Thus, the Bible is our objective and unchanging source of truth. Not like the Koran, a deeply flawed book with numerous historical errors, serious Arabic grammatical errors, and many loan words from other languages though claiming to be purely Arabic, containing no earmarks of revelation, and having profound conflicts with Biblical facts it claims to faithfully represent. And not like other religion’s so-called holy books, which never even make claims of divine origin. The Bible, therefore, is unique. It is God’s book. Therefore, we use it as our infallible guide.
Next Topic, THERE IS GOD
Again, it might seem to some people that God is relegated to second place when considering the Bible first and God second. However, Psalm 138.2 shows us how important to God is His Word. That verse, in part, reads, “. . . thou hast magnified thy word above all thy name.”
Thus, we honor God by honoring His Word. This is good, because it is in the Bible, God’s Word, that we discover God in a way that He cannot otherwise be discovered. Consider Psalm 19.1:
“The heavens declare the glory of God; and the firmament sheweth his handywork.”
This verse shows us that we can learn certain things about God from observing nature. Specifically, we can see His glory, that He is majestic and powerful, from our observation of the stars and our study of the universe around us. As well, it becomes clear that God is the Creator when we see what amounts to His fingerprints on everything He created, from the smallest particle to the expanses of the galaxies. That understood, it must be insisted that is only in the Bible, the Word of God, that we find described for us the other attributes of God. It is in the Bible that we find declarations and examples of God’s love, of God’s mercy, of God’s goodness, and of God’s kindness.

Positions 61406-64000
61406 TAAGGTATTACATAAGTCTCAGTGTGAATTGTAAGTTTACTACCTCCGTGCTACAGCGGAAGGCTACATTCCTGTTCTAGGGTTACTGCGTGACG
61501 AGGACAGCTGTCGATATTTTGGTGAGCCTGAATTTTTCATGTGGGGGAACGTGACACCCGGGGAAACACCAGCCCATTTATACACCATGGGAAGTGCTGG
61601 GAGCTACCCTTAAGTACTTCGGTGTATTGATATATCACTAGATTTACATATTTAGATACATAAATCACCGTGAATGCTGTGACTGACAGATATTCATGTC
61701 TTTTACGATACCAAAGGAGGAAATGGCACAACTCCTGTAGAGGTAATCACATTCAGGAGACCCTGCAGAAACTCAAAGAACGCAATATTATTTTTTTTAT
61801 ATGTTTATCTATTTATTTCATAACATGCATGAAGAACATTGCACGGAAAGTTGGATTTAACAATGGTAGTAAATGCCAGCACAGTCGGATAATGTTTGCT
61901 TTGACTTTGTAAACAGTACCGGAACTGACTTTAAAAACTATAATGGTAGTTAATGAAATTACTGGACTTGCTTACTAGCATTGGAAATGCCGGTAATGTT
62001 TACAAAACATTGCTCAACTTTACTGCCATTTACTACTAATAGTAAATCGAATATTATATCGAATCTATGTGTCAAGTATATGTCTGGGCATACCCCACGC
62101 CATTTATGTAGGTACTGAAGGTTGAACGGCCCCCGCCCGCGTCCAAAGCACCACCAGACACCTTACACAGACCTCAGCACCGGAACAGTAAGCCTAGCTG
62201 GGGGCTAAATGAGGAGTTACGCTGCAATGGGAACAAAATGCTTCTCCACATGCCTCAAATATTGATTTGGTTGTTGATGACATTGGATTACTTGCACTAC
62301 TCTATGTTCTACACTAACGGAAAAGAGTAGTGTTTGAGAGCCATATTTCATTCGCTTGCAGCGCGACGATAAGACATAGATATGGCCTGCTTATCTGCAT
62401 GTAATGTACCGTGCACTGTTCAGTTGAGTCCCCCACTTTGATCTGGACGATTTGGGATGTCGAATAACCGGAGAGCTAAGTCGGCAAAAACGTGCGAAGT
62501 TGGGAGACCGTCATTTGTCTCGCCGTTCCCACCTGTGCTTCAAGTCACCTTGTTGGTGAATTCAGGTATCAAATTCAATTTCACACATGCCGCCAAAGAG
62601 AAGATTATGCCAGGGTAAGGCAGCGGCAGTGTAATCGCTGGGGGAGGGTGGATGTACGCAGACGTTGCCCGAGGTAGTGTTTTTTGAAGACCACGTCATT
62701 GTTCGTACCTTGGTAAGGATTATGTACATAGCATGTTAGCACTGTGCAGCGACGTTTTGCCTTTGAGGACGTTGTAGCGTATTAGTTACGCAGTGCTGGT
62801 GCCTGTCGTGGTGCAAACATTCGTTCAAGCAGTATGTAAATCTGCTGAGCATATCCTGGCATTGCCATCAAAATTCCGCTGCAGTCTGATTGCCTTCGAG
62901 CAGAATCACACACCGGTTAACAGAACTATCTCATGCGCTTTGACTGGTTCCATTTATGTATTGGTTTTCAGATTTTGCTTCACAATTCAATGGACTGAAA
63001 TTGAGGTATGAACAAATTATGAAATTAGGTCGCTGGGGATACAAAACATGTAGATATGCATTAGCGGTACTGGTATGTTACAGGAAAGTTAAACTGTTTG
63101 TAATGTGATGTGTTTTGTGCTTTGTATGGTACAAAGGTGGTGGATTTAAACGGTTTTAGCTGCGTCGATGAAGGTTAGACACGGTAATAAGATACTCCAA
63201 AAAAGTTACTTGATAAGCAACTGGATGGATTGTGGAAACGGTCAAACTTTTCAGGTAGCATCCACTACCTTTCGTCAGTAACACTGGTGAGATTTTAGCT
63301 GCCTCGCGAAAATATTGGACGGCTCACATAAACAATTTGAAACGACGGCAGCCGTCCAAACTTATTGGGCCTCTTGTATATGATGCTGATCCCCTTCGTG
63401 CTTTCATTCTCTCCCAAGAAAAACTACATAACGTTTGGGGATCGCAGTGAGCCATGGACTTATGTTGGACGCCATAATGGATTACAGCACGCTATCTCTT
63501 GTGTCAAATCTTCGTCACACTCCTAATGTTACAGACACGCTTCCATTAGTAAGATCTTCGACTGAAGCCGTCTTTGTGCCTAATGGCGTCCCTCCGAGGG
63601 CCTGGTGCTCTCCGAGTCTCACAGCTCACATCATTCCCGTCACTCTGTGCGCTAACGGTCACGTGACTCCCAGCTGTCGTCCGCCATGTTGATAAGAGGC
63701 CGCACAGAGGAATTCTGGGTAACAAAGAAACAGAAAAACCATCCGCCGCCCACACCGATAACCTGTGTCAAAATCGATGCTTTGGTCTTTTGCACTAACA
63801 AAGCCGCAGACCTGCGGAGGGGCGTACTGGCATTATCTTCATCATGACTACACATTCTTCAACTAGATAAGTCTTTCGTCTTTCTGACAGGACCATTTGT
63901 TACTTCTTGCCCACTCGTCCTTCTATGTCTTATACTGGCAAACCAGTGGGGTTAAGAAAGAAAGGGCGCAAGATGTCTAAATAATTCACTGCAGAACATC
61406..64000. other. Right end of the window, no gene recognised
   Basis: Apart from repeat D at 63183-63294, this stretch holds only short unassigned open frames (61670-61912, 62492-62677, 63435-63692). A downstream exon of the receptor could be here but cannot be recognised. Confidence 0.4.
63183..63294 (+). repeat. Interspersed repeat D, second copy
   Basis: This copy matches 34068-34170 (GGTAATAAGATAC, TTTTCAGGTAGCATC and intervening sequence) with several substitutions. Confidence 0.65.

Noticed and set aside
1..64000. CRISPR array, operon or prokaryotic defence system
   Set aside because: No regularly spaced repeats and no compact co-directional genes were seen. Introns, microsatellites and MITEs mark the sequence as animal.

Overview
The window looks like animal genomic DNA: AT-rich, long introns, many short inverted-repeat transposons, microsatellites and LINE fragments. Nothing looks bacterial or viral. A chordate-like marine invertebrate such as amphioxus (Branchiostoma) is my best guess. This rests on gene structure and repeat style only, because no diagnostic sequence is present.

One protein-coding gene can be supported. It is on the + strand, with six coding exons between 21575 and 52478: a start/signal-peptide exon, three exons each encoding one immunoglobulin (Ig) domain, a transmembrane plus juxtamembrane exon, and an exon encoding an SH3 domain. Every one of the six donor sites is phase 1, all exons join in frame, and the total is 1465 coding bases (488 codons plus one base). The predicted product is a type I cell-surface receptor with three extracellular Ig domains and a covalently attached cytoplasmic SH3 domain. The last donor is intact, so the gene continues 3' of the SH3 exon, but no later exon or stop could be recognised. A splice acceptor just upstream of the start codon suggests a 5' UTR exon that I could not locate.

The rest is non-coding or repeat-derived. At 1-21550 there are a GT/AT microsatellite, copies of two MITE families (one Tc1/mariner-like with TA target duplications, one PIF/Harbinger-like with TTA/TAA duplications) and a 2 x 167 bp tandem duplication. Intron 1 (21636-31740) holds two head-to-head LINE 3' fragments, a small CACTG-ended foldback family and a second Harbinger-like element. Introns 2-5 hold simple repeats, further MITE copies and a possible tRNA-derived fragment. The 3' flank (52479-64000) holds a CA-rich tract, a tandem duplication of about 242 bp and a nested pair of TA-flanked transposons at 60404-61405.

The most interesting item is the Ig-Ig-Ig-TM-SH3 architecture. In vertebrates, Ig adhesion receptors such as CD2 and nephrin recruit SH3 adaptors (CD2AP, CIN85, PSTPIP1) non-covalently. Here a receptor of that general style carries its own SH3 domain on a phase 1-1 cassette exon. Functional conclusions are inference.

Many people these days have a seriously warped view of God because they do not approach the Bible properly. That is, they do not approach the Bible with the humility of one seeking to learn, seeking to understand, seeking to be taught. Rather, they effectively impose upon the Bible their own misconceptions. This results in an improper emphasis of one of God’s attributes, while diminishing another. You have, no doubt, heard it frequently said that “God is love.” And, indeed, First John 4.8 and 16 do assert that “God is love.” However, the Bible establishes God’s holiness before it establishes that God is love. As a matter of fact, the theme of the Old Testament book of Leviticus is holiness, with the Hebrew word for holiness used 87 times.